She bowed again and again in heartfelt appreciation. Her singing had a ring of liberation to it, now that she believed that the danger to her had disappeared. Freedom seemed to be hers again.

No one need be fearful, because Dr. Cam Bingen had erased the evil traces in the memory of her crazy pursuer. That nightmare was over. She had transcended it.

As she and Razo her accompanist left the stage, a speeding sleehack stopped a little way from the Lyceum’s back exit.

Fyn Kvaloz had not succeeded in making it to the afternoon show in time to hear her sing. But he was going to be present for the aftermath that was to follow.

Cam paced the covered deck of the slowly moving ice vehicle, until he tired of it and drifted forward to the observation nest in the prow of the ship.

A tour guide was addressing the half dozen travelers he was leading southward.

“We are in the special region where reddish varieties of Rhodophyceae predominate. Up to now, you have viewed mostly the brown Phaeophyceae and the golden Chrysophyceae. But now you will begin to behold algae of extraordinary brilliant crimson and vermilion. These include varieties such as ceramium, chodrus, porphyra, and polysiphonia. You will find the coloring of the algoid beds breathtaking, I assure you. There is nothing like it anywhere in terms of natural beauty.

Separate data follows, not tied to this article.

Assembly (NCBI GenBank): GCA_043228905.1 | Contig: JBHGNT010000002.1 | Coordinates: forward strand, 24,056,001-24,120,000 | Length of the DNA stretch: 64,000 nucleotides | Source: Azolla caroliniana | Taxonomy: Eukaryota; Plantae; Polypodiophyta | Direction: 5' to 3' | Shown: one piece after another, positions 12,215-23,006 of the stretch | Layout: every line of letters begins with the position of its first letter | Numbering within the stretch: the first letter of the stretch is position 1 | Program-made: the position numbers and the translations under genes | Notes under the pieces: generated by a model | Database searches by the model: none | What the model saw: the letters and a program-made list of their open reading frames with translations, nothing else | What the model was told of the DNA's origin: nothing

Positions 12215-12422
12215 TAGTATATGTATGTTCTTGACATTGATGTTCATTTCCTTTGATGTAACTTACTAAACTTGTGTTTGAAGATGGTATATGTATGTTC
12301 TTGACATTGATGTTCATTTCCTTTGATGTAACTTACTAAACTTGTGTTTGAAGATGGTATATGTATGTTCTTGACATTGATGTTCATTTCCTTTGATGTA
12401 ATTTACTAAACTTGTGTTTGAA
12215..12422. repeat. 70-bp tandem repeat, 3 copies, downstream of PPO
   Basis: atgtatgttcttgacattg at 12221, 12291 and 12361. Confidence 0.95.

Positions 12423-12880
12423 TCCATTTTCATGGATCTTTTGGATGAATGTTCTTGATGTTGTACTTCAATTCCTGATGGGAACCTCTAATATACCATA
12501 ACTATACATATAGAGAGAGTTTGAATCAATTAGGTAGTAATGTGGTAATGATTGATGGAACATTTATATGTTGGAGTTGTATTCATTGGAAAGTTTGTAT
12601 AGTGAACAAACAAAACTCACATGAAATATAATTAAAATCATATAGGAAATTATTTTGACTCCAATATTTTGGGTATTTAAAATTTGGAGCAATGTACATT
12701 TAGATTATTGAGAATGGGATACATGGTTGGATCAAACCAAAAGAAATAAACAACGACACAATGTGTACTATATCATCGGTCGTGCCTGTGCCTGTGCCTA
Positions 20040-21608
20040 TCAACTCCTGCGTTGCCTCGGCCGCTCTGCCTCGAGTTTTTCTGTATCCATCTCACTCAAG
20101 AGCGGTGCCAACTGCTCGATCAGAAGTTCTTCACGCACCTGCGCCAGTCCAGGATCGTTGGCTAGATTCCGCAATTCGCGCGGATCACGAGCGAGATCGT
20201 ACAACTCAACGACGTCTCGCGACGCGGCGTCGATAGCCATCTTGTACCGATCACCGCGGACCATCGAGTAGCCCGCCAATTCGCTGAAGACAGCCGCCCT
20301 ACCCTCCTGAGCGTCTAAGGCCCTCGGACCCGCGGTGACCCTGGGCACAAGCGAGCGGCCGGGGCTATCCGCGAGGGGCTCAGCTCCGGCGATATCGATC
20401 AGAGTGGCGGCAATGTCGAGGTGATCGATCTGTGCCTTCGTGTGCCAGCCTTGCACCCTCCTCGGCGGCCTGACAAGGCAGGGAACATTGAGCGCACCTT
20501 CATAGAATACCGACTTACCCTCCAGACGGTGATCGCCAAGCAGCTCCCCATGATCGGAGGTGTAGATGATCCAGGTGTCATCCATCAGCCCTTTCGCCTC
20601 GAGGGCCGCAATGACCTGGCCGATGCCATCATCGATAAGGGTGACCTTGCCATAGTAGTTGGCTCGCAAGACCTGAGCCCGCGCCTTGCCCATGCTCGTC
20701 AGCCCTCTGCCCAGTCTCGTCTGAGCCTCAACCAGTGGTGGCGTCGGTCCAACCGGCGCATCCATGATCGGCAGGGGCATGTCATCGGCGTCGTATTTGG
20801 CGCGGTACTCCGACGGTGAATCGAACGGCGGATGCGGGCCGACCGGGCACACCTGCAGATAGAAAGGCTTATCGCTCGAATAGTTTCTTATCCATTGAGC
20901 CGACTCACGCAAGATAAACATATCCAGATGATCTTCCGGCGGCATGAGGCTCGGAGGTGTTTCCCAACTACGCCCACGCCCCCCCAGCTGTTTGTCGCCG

One of the tourists asked him a question.

“Will we see the famous methane fire?”

The guide smiled benignly. “The ignis fatuus appears when it wills. It takes only a small spark to start the fire because there is so much gas in the air everywhere. It is one of the strange things that the inhabitants of the icecap have to live with.”

Cam gazed out far at the bright yellowish red glow rising from the cinnabar algae. It was a sight he had never thought was possible. His mind whirled as he took in the flaming sight.

His thoughts was transported to the Lyceum in Protista, where unknown perils threatened his patient, the folksinger.